Footprints From Dinosaurs That Walked 110 Million Years Ago Found In The Uk.

The footprints are from various dinosaurs, indicating the high diversity of dinosaurs in southern England during the Early Cretaceous period.

Scientists in the UK have discovered footprints from at least six different dinosaur species — the very last dinosaurs to walk on the UK soil 110 million years ago.

The discovery of dinosaur footprints by a curator from Hastings Museum and Art Gallery and a scientist from the C is the last confirmed record of dinosaurs in Britain.

Located in Folkestone, Kent, where stormy conditions affect the cliffs and coastal waters, the footprints were found on the foreshore and in the cliffs.

This is the first time dinosaur footprints have been found in the ‘Folkestone Formation,’ and it is an extraordinary discovery since these dinosaurs were the last to roam in this country before becoming extinct,” said Professor of Palaeobiology, David Martill.

“They were walking near where the White Cliffs of Dover are now – next time you’re on a ferry and see those magnificent cliffs, imagine what they looked like!”

These footprints are from various dinosaurs, indicating a high diversity of dinosaurs in southern England at the end of the Early Cretaceous period, 110 million years ago.

In a paper published in the Geologists’ Association journal Proceedings, researchers report that dinosaur footprint fossils are formed by sediment filling the impression left by the foot when it pushes into the ground.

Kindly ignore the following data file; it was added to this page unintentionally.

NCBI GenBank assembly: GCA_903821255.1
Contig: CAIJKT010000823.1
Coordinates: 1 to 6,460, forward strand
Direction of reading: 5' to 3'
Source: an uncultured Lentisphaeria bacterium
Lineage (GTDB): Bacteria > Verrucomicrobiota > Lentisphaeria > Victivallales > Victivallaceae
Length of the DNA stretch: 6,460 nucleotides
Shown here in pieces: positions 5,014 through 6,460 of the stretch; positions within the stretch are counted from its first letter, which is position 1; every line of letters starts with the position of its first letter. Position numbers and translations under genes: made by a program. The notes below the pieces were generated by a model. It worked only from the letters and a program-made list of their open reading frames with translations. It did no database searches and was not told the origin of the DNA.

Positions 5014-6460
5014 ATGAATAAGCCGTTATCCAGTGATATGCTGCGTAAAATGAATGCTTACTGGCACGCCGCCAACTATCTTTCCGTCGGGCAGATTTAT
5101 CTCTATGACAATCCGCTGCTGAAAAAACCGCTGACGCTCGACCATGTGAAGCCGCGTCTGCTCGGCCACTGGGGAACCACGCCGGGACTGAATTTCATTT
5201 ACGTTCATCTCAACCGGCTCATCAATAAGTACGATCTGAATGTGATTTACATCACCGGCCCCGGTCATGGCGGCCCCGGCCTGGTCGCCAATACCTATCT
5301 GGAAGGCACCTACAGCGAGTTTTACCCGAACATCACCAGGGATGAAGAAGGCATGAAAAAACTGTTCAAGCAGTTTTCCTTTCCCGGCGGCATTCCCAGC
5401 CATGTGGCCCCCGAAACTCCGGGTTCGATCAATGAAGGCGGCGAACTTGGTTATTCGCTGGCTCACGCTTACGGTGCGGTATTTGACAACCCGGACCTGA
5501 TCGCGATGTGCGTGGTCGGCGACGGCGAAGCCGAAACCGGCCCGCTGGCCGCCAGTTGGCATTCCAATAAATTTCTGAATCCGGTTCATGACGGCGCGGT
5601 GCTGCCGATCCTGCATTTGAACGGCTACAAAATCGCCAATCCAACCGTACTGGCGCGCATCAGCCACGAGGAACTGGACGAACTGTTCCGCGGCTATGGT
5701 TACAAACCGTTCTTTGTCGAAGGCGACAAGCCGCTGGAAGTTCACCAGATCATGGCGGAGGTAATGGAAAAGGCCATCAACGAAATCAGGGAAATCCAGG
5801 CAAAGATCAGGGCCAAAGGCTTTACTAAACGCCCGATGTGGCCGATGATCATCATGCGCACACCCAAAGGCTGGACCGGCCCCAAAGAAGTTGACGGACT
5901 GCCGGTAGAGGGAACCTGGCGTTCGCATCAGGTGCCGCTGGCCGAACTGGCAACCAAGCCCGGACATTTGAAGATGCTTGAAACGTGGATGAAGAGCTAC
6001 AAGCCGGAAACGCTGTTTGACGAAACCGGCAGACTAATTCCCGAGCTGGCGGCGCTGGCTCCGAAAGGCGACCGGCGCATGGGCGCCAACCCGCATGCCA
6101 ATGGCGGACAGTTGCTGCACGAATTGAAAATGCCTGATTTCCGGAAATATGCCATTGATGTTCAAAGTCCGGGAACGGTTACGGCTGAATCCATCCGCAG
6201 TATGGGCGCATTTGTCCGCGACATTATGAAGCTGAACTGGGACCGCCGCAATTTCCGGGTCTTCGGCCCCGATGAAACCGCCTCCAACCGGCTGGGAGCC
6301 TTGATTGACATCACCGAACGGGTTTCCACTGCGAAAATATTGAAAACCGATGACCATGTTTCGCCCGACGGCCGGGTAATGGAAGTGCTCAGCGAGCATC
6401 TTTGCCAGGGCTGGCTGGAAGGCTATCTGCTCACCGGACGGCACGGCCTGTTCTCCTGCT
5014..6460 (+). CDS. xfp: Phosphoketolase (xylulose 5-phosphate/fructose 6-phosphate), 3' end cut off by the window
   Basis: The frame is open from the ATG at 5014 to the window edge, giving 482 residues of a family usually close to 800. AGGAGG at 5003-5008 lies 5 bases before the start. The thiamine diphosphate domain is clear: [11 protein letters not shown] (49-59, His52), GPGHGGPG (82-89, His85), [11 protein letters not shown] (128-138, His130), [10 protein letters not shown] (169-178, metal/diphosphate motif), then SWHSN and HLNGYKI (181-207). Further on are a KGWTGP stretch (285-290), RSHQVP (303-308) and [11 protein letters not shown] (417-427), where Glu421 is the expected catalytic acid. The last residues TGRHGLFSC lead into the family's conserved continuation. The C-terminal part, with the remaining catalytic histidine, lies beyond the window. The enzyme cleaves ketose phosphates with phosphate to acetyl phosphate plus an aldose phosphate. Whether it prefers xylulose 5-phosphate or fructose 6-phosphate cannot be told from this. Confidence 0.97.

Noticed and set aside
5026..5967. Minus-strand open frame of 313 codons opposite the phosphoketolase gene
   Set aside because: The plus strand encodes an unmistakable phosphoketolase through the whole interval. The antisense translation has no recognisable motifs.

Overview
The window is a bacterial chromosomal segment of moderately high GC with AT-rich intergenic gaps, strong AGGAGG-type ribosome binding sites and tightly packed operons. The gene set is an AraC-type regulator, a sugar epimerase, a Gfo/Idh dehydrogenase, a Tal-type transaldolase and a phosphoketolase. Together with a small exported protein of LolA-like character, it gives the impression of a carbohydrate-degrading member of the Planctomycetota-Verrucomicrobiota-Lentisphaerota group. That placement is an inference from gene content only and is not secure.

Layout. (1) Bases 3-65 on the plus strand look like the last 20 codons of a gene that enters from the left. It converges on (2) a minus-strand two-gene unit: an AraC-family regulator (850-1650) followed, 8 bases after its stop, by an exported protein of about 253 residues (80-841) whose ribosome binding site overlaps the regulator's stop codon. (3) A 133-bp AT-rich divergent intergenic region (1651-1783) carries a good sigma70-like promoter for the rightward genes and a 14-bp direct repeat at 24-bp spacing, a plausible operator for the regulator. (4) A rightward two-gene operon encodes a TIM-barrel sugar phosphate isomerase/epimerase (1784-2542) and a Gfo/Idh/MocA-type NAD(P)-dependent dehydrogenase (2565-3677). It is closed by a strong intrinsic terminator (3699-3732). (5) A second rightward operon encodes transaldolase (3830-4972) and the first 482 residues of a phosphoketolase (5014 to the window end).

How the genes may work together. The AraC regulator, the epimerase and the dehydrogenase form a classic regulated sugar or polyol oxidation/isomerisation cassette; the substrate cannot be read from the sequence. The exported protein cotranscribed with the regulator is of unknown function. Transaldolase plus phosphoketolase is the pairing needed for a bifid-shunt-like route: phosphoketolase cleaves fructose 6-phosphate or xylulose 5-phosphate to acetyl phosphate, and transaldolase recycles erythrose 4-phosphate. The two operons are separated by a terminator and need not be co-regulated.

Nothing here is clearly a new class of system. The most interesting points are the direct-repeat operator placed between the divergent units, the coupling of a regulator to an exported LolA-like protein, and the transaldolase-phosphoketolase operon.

Ankylosaurs were tough, armored dinosaurs that looked like living tanks with three-toed hands, followed by theropods, plant-eating ‘bird-hipped dinosaurs whose pelvic structure looked like a bird.

The majority of the footprints found so far are isolated prints, but one discovery includes six impressions – a ‘trackway,’ multiple prints by the same animal in succession.

A dinosaur footprint measuring 80 cm wide and 65 cm long has been identified as an Iguanodon-like dinosaur. Iguanodons also ate plants, grew to a length of 10 meters, and walked on two legs or all fours.

“It’s fascinating to find such a diversity of species in one place. It’s likely that these dinosaurs took advantage of tidal exposures on coastal foreshores, perhaps foraging for food or following clear migration routes,” described Martill.